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Corroboree Frog

Critically Endangered



It is estimated that fewer than 50 Corroboree Frogs remain


A body size of between 2.5 to 3.0 centimetres long


This species weights between 2 and 3 grams




The Corroboree Frog is only found in sub-alpine regions in Australia, specifically New South Wales and the Australian Capital Territory in a 400 km² range.


The Corroboree Frog has 2 different sub-species, The North Corroboree Frog and the South Corroboree Frog. All Corroboree Frogs have different patterns and display bright colours including bright yellow and black patterns on their back. The underbelly of the Corroboree Frog displays blue colours.

Quick Facts

Find Out More About the Corroboree Frog

Key behaviour of the Corroboree Frog includes: 

  • Corroboree Frogs are poisonous 
  • The species is unique amongst frogs as it produces its own poison instead of getting from a food source 
  • The species becomes sexually mature at around 4 years of age 
  • Breeding for the species occurs in December and often takes place near shallow pools, fens, seepages, wet grassland or wet heaths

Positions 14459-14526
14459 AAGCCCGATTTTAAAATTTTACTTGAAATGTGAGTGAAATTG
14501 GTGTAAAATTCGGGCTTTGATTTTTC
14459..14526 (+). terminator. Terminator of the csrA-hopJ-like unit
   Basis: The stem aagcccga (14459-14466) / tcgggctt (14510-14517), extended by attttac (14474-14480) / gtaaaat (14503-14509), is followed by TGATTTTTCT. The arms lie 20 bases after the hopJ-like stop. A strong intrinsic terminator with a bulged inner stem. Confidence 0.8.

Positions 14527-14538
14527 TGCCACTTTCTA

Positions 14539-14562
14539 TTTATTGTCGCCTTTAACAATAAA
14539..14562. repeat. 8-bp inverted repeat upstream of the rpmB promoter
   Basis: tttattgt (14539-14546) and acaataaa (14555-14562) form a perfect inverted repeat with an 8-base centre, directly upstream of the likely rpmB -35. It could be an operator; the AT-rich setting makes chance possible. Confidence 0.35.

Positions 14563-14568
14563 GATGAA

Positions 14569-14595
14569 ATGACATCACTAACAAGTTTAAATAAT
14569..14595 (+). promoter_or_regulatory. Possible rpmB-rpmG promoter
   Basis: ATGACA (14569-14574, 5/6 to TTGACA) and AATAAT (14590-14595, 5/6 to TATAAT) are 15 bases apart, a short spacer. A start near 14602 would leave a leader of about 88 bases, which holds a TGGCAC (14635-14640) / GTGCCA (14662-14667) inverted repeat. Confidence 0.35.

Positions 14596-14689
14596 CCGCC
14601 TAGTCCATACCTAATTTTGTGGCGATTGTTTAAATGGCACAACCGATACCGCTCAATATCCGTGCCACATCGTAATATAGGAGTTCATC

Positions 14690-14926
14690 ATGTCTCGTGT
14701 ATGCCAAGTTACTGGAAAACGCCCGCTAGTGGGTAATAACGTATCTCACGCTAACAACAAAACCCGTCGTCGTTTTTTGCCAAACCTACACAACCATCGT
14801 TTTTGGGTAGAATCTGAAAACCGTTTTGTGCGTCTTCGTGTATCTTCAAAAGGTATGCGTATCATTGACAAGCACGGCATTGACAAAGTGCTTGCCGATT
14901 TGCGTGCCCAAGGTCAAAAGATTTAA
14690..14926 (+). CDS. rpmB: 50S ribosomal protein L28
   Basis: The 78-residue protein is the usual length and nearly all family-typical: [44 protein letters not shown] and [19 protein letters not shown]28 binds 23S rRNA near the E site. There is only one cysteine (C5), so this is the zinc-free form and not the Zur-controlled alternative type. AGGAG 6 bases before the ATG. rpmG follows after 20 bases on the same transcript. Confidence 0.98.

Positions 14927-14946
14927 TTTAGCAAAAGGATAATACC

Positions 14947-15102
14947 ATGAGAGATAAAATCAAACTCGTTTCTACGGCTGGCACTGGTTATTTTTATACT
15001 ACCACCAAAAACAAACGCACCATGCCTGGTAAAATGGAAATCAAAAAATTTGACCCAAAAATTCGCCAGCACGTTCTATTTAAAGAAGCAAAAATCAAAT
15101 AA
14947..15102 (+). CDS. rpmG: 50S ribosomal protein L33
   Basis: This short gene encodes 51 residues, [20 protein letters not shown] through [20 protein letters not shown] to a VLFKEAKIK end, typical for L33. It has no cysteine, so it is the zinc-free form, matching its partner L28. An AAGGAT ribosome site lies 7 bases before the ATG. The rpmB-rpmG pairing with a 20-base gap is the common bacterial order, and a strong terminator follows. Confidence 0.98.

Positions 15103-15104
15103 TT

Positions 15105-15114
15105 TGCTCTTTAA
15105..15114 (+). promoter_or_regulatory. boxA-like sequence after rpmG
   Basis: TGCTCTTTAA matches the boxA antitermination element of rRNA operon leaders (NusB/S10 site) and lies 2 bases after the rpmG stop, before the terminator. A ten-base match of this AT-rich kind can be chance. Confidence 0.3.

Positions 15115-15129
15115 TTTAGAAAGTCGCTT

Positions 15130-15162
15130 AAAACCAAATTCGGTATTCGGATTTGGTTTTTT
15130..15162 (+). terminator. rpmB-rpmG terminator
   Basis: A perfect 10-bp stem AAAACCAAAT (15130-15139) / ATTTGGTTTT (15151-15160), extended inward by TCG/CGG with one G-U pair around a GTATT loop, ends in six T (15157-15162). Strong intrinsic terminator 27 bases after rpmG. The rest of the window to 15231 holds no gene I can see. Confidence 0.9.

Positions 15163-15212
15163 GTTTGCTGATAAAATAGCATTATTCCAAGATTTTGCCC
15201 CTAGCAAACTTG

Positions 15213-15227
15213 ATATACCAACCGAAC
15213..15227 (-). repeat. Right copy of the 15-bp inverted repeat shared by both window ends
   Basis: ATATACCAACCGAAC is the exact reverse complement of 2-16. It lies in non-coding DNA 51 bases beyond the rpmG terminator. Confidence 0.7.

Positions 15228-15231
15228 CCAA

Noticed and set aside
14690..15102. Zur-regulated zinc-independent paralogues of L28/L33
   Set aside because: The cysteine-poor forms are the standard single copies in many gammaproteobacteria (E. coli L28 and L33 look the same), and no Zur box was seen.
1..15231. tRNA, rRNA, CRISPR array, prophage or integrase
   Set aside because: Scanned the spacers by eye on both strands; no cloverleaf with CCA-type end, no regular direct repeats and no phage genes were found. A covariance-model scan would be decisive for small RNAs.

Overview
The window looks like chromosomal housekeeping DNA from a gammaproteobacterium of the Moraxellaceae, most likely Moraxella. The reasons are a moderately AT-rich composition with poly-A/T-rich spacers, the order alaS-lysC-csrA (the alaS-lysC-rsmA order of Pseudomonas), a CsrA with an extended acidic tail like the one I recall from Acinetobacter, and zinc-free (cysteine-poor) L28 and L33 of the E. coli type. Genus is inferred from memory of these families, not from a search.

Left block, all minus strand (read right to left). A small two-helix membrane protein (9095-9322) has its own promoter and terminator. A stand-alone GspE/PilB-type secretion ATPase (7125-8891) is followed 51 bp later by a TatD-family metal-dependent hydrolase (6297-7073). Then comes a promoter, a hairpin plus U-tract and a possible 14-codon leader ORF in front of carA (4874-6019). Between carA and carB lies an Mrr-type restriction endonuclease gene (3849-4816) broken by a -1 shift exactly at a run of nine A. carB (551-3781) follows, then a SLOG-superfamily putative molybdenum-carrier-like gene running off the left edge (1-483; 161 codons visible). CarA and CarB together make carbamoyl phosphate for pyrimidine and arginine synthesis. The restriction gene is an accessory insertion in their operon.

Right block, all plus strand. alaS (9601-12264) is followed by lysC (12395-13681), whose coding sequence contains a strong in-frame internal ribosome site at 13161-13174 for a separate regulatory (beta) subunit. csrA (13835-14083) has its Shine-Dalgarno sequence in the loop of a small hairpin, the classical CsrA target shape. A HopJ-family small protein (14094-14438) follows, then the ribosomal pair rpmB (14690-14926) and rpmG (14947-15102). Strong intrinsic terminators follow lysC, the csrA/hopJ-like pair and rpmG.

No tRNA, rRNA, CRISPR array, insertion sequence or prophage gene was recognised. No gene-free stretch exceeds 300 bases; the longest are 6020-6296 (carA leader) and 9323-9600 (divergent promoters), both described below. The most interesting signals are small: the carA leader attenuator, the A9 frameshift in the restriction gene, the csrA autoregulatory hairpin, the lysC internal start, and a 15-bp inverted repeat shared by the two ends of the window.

• Males of the species build chamber nests within grass and moss 
  • Mates are chosen via songs performed by the males. Males will attract up to 10 females at a time to their burrow which will then be filled with eggs 
  • The Corroboree Frog hibernates for the winter 

The diet of a typical Corroboree frog includes beetles, mites, ants and insect larvae while eating algae blooms as tadpoles.

The Corroboree Frog is only found in two areas in New South Wales and Australian Capital Territory in Australia which span 400 square kilometres. The species main habitat when it is in non-breeding times consists of forests, woodlands and heath which are near breeding sites and habitat. 

The species is facing the following threats to its existence: 

  • Habitat Destruction – this is often caused by 4WD enthusiasts within its range, ski resort development and ferrel animals 
  • Drought within the habitat range 
  • Increase in ozone 
  • Infection with the chytrid fungus, however the egg populations appear to be immune to this (just not the frog) 

Conservation Efforts

Some of the conservation efforts which we proudly support are 

Amphibian Research Centre 

The Amphibian Research Centre has begun aiding this species by collecting eggs and beginning to provide research into possible captive breeding of the species, gathering information of lifecycle and how best to release into the wild. 

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